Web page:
When you have errands to run, an office crisis to handle you might be forced to power down an energy bar. That’s one of the options today’s deskbound, stressed out, over scheduled urban Olympians are grabbing onto when forced to skip a meal.
A lot of so-called nutrition bars can harbor stealth ingredients like hydrogenated oils, saturated fat, and sugar or sugar alcohols, and some have more calories than a brick of chocolate.
In the midst of this power bar boom, WF brings you Top 10 cautions before picking your next nutrition bar.
Always count and pronounce the Ingredients.
Avoid food products containing ingredients that are unfamiliar, unpronounceable or more than five in number or that include high-fructose corn syrup. For example, think Thin bar contains maltitol, glycerin, and sodium caseinate. Would you recognize any of those without Googling them? My only exception to this rule is that if you are unfamiliar with healthy ingredients like chia or maca, don’t necessarily discount them. Do your research and find out if an ingredient is health-promoting or health-depleting.
Choose the Protein source carefully.
For those who are fine with consuming dairy, whey protein can be a good way to boost your protein intake for the day. However, as with all dairy products, always choose the best quality you can and try to avoid dairy coming from cows treated with human growth hormones and tainted with antibiotics. Also, there are some great plant-based protein bars out there. Some of these contain ingredients like sprouted rice or hemp protein and others just use nuts and seeds to add healthy fat and a bit of protein to round out the sweetness of a bar, make it hearty and bring down the glycemic load of the bar as well. Reject any protein bar that does not have at least 10 grams of protein in it. You are wasting your time and your money!
Aim for over five grams of Fiber
Stay over 12 grams of protein, under 2 grams of sugars. Aim for over 5 grams of fiber as well.
Monitor the Fat
Its a complete must to check the total fat. A higher fat content will certainly help you to feel fuller for longer after eating the bar because it will be digested more slowly. However, it is important to avoid saturated fat as much as possible so look for a low figure for “saturates” and “cholesterol” if this is specified separately.
Choose according to your Need
For a snack, look for bars with 200 calories or less. For an on-the-go meal replacement, look for bars that have 200 calories or more. Serious athletes who want a post-workout recovery protein bar should look for bars with about 20 grams of protein. For e.g. if you want a protein-packed bar that’s great for athletes, Quest bars are best for their low sugar and fat levels and focus on whole, natural ingredients.
Avoid Soya Protein
Avoid bars that contain soy protein isolate, which will be many. Soybeans are not the problem (although 90% of the soy grown in the U.S. is genetically-modified), but when you artificially extract soy protein isolate in a highly processed form, its properties are no longer health-promoting. Instead, soy protein isolate can act as a hormone disruptor in the body.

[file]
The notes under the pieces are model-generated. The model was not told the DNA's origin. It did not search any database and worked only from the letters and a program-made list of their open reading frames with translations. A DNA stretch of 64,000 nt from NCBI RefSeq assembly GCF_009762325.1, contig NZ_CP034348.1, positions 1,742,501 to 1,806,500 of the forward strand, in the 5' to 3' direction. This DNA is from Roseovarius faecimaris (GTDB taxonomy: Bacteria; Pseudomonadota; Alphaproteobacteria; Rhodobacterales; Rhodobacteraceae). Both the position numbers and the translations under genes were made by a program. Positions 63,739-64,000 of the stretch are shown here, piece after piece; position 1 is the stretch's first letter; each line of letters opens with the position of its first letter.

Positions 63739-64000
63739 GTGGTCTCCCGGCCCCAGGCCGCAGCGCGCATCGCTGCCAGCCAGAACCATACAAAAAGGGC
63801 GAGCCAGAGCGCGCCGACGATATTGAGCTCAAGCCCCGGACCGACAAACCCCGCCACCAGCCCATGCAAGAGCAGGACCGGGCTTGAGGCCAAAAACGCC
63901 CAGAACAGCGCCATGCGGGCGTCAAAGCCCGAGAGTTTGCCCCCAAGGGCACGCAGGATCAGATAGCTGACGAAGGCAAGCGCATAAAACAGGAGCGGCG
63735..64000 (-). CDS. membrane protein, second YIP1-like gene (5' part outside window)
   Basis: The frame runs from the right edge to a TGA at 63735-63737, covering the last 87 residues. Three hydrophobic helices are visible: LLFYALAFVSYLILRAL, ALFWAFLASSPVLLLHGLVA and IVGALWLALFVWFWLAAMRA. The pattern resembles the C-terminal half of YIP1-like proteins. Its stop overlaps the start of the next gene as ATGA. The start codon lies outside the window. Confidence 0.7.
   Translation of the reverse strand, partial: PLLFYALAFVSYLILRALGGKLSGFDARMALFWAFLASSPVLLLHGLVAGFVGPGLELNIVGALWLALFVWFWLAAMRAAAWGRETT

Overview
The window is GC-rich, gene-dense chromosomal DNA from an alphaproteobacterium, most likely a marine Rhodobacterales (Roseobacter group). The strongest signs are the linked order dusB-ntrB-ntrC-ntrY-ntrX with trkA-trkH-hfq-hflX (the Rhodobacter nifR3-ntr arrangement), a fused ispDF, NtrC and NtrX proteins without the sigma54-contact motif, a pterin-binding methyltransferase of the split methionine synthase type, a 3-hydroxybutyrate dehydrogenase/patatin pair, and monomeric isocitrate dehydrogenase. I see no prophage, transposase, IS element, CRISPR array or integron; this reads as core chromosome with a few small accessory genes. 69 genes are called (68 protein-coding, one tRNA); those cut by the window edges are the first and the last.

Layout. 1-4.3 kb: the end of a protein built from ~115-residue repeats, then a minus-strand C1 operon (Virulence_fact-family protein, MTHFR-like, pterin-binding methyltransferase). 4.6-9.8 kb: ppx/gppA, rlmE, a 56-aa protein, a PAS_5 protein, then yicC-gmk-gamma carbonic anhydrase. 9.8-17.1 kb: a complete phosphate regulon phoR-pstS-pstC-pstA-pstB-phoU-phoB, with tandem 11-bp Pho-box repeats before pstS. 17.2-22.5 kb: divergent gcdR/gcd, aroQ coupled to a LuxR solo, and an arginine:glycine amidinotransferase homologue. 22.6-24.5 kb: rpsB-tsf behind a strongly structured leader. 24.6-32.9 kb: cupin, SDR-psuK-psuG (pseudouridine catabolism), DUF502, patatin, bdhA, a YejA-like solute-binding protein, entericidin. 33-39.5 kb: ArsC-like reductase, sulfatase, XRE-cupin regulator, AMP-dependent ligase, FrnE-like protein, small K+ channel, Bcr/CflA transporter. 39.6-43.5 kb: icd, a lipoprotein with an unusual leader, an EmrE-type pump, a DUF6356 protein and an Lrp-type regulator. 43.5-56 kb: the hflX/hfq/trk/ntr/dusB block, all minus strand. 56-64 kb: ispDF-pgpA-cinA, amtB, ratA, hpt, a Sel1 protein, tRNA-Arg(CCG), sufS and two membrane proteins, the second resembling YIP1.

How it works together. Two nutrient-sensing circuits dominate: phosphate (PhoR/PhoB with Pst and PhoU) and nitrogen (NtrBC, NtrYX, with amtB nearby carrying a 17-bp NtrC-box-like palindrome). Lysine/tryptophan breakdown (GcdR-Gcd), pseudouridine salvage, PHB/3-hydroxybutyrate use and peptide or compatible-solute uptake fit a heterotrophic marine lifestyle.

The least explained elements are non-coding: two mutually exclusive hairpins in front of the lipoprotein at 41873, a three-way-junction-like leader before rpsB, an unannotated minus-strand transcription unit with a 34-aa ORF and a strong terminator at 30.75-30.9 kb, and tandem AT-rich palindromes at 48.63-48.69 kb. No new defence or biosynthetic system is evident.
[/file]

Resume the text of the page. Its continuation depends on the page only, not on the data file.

Look for Natural Sweeteners
Raisins, dates, apricots, figs, cranberries and other dried fruits are really all an energy bar needs to sweeten it up. Occasionally, honey, agave nectar, or brown rice syrup are used as more natural sweeteners, if no fruit is added. Be sure these ingredients appear toward the end of the ingredient list and not in the beginning. Ingredients on a product label are listed in order of quantity, so if the sweetener is the first ingredient, that means that the bar is mostly made of that item. Lastly, stevia, considered a natural sweetener, is used in some bars and can also be used in moderation. Go for, whole grains and dried fruit (35 grams or less of total carbs, of which no more than 19 grams should be from sugar).
Avoid Artificial Sweeteners
Never buy anything with high fructose corn syrup. High fructose corn syrup on a product’s ingredients list is the first sign that you have a low quality food. Other processed sugars such as fructose, sucrose, dextrose, and corn syrup are also unnecessary and just add empty calories to an otherwise healthy snack. Keep in mind that ” sugar alcohols” on the label means there are artificial sweeteners in the product.
Avoid processed oils such as corn, soy, and canola.
Corn, soy, canola and any kind of hydrogenated oils have no place in a healthy nutrition bar, although they are found in the ingredients of many granola bars. Once highly processed, these oils become pro-inflammatory agents in our body and add to increasing your risk of heart disease. Healthy fats will come from natural ingredients such as: coconut, peanuts, almonds, walnuts, chia seeds, pumpkin seeds, and hemp seeds.
Find some brands and flavors that you love.
Now that you’ve identified how to spot a healthy bar, the final essential step is making sure you find a flavor and brand that tastes good to you.
Make sure, even when consuming nutrition bars, don’t let them crowd good nutritious whole foods out of your diet.
The Content is not intended to be a substitute for professional medical advice, diagnosis, or treatment. Always seek the advice of your physician or other qualified health provider with any questions you may have regarding a medical condition.